The Packers enter their bye week at 3-2-1 and have four of their next five on the road, beginning at the Rams and at the Patriots. But at least they’re on an emotional high thanks in part to Crosby.
“That’s exactly the way you want to see it end,” Packers coach Mike McCarthy said. “Frankly I wish he didn’t need to kick as many field goals as he did tonight, but yeah definitely, that was a big bounce-back game for Mason and really for our football team. We needed that win.”
And Crosby needed those kicks.
“This week was a grind,” said Crosby, who has made 83.4 percent of his field goals since his career-worst year of 63.6 percent in 2012. “It was one of the tougher weeks of my career just making sure that I didn’t overreact, overanalyze everything. I really did a great job of just locking in and making sure I had good tempo and I kind of just flushed last week and made sure that if I was called upon again this week I was going to come through. Honestly, I had a 51-yarder tonight. When I’m going out there, I was just thankful for another opportunity to hit a kick and felt just really solid with my performance.”
Hall of Fame fullback Jim Taylor, who rushed for more than 1,000 yards over five straight seasons with the Green Bay Packers, died Saturday morning at the age of 83, the team announced.
Taylor rushed for 8,207 yards and scored 91 touchdowns in his nine seasons with the Packers from 1958-66, and he was the first of the Vince Lombardi-era players to be inducted into the Pro Football Hall of Fame, in 1976.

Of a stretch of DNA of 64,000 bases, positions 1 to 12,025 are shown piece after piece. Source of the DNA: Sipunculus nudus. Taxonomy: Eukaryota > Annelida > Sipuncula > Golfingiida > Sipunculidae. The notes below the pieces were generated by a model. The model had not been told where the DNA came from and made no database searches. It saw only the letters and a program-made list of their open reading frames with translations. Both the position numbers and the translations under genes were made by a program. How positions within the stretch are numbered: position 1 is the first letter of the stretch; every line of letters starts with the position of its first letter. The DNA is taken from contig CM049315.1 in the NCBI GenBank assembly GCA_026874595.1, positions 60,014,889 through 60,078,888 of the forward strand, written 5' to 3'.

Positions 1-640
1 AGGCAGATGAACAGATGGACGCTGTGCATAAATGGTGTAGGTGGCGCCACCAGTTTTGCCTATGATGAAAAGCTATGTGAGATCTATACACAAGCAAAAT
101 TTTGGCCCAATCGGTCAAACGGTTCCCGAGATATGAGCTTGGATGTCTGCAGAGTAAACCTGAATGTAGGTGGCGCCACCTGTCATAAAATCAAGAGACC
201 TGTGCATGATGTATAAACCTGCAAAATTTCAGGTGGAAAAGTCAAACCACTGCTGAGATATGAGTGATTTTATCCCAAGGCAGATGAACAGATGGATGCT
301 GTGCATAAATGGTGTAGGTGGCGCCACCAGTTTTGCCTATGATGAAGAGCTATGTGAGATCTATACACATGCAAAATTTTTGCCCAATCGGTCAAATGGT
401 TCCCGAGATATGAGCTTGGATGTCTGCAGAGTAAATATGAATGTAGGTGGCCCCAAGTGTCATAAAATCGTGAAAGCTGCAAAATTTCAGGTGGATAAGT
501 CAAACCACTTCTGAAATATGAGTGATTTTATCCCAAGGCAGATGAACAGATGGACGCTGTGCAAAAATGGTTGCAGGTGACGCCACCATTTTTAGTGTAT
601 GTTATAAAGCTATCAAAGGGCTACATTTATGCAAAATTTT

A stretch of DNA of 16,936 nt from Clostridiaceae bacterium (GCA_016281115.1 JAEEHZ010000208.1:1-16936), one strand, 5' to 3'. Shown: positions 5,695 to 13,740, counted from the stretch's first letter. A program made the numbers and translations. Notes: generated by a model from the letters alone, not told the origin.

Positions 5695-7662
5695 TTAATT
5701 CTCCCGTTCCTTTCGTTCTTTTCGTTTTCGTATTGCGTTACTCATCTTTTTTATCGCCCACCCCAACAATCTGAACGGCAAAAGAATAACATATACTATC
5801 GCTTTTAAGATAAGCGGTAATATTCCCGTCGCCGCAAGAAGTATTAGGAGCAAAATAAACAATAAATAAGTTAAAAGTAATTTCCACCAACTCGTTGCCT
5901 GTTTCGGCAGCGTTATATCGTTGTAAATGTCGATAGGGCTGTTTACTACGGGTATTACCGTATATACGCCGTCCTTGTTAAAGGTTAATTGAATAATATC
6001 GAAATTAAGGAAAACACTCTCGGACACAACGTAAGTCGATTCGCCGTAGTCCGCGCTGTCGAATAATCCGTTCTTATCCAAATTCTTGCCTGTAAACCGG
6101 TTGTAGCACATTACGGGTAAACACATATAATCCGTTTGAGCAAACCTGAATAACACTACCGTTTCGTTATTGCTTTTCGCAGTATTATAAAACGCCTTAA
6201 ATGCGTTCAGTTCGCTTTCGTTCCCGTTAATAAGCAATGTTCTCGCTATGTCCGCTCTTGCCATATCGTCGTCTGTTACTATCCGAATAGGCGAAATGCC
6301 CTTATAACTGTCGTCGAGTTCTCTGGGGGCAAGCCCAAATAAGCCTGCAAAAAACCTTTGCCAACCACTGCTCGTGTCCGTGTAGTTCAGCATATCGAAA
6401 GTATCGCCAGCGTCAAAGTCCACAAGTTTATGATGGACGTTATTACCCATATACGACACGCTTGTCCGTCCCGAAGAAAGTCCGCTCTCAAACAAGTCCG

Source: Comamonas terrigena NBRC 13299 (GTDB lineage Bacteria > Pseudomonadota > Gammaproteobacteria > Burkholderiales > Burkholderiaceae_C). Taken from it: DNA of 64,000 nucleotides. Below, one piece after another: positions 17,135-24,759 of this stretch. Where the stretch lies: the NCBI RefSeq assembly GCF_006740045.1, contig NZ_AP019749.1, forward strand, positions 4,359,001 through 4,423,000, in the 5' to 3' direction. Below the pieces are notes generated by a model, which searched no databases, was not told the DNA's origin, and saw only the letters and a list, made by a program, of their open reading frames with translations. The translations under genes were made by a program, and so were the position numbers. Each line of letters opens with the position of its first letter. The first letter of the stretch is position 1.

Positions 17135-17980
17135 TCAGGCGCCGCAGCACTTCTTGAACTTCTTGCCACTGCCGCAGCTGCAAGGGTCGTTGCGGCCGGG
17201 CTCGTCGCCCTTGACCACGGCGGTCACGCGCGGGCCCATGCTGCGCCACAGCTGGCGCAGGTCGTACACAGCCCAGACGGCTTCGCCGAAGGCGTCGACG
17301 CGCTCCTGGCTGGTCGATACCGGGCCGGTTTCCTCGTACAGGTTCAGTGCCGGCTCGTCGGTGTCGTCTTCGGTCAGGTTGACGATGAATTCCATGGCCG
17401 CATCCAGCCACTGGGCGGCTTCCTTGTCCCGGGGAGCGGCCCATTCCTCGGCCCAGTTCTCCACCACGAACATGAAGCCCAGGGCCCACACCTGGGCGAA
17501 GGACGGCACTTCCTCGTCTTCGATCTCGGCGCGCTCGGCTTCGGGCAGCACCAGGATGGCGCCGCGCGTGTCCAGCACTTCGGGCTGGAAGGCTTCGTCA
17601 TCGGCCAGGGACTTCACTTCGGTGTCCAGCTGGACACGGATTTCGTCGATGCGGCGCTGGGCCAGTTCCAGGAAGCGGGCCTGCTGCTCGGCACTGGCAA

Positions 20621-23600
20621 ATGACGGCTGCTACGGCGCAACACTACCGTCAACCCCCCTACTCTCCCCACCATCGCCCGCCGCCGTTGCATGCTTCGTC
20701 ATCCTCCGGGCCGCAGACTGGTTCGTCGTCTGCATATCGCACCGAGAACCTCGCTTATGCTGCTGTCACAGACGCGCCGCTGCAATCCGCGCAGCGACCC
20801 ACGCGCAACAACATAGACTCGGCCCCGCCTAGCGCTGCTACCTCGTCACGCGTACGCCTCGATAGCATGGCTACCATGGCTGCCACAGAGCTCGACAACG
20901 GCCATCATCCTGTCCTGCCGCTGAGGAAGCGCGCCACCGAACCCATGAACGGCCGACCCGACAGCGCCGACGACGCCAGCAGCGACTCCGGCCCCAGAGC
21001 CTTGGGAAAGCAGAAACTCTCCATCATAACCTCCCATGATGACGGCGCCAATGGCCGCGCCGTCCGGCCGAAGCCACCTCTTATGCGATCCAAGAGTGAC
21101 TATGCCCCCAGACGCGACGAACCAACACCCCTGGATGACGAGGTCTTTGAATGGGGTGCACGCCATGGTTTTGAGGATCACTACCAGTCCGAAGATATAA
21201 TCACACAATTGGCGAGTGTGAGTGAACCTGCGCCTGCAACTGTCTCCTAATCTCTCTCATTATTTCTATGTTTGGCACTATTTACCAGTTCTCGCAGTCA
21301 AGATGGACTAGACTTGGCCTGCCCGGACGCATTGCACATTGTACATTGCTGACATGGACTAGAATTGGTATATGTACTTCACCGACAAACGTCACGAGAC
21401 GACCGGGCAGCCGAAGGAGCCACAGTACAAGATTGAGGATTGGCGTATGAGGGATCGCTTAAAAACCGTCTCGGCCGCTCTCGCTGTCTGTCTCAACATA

Taylor led the league with 1,474 rushing yards in 1962, when he was named the league’s MVP by The Associated Press.
“Taylor may not be as big as some fullbacks, but he has balance and determination,” Lombardi once said. “He is hard to knock off his feet and he fights for every yard.”
A five-time Pro Bowl selection, Taylor was the Packers’ career rushing leading until Ahman Green broke his mark in 2009. Taylor was a member of the Packers’ NFL championship teams in 1961, 1962 and 1965, and the Super Bowl I title team.
Taylor, a Louisiana native and former LSU star, played his final season in 1967 for the expansion New Orleans Saints.
“That son-of-a-gun is the toughest son-of-a-gun in the league,” Hall of Fame teammate Paul Hornung once said of Taylor. “I’ve seen him run over guys 30 or 40 pounds bigger than he is like that [snap of a finger].”